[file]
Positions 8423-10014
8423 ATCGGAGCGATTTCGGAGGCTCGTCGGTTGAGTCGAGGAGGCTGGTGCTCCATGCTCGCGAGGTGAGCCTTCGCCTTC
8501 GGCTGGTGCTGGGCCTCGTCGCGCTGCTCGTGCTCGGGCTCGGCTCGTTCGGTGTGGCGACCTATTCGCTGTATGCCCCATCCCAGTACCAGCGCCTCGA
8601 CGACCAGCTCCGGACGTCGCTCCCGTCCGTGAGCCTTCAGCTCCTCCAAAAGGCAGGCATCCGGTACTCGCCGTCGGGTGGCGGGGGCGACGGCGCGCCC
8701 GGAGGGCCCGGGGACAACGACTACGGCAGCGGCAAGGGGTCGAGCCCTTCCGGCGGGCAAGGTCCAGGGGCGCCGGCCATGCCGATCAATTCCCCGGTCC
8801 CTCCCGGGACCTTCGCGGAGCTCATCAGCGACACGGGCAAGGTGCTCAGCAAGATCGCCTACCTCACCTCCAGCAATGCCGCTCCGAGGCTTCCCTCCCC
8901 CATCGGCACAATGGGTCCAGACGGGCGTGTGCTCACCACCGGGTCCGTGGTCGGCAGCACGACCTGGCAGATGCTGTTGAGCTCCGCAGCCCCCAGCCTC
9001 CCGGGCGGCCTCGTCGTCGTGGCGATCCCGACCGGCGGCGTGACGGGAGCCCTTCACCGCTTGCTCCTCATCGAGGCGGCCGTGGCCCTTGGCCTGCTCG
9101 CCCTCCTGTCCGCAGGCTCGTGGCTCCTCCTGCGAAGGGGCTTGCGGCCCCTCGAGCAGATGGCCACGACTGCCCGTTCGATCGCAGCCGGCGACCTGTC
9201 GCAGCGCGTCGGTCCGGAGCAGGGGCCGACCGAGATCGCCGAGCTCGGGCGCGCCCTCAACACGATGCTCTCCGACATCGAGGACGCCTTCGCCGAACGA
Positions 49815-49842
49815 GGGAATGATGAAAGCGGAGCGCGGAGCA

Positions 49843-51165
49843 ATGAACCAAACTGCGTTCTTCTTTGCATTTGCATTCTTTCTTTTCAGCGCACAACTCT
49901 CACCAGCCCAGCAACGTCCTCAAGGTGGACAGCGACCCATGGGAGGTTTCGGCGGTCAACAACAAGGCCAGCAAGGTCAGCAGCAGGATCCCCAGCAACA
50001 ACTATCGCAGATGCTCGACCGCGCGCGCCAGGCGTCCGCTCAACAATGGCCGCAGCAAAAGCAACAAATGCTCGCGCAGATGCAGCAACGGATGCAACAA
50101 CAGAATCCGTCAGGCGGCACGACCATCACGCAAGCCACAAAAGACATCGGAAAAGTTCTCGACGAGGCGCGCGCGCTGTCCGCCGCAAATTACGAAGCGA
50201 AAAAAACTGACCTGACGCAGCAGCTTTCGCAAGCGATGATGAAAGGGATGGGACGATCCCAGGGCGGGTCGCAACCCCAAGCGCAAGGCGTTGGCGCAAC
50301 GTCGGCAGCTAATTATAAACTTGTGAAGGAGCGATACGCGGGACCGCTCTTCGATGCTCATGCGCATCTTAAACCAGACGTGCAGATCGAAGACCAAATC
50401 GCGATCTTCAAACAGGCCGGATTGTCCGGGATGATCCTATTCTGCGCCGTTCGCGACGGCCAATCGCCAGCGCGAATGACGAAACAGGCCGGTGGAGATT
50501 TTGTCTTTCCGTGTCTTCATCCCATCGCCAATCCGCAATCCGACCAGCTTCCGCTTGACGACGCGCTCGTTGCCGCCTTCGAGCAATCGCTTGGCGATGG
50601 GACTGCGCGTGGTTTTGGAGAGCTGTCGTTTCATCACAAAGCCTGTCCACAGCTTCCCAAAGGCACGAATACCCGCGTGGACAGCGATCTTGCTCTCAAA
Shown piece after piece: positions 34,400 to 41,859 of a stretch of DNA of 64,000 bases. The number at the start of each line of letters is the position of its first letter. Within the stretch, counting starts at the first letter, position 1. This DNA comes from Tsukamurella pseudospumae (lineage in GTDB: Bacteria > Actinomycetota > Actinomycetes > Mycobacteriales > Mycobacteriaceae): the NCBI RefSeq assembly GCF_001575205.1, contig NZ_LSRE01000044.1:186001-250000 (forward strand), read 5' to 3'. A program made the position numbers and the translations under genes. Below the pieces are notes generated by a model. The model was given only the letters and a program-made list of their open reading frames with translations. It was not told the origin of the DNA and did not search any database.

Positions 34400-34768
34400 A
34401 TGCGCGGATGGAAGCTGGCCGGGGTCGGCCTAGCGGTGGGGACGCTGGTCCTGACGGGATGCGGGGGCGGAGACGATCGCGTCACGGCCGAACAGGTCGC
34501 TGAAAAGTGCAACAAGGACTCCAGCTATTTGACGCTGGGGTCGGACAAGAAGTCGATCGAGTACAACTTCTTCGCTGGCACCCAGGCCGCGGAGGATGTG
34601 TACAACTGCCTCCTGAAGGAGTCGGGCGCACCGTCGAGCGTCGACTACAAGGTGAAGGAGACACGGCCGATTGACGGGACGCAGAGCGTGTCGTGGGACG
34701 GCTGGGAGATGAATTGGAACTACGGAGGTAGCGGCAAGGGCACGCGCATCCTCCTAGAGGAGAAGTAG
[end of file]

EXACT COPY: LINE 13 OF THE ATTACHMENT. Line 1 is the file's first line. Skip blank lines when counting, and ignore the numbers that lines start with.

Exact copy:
Positions 49843-51165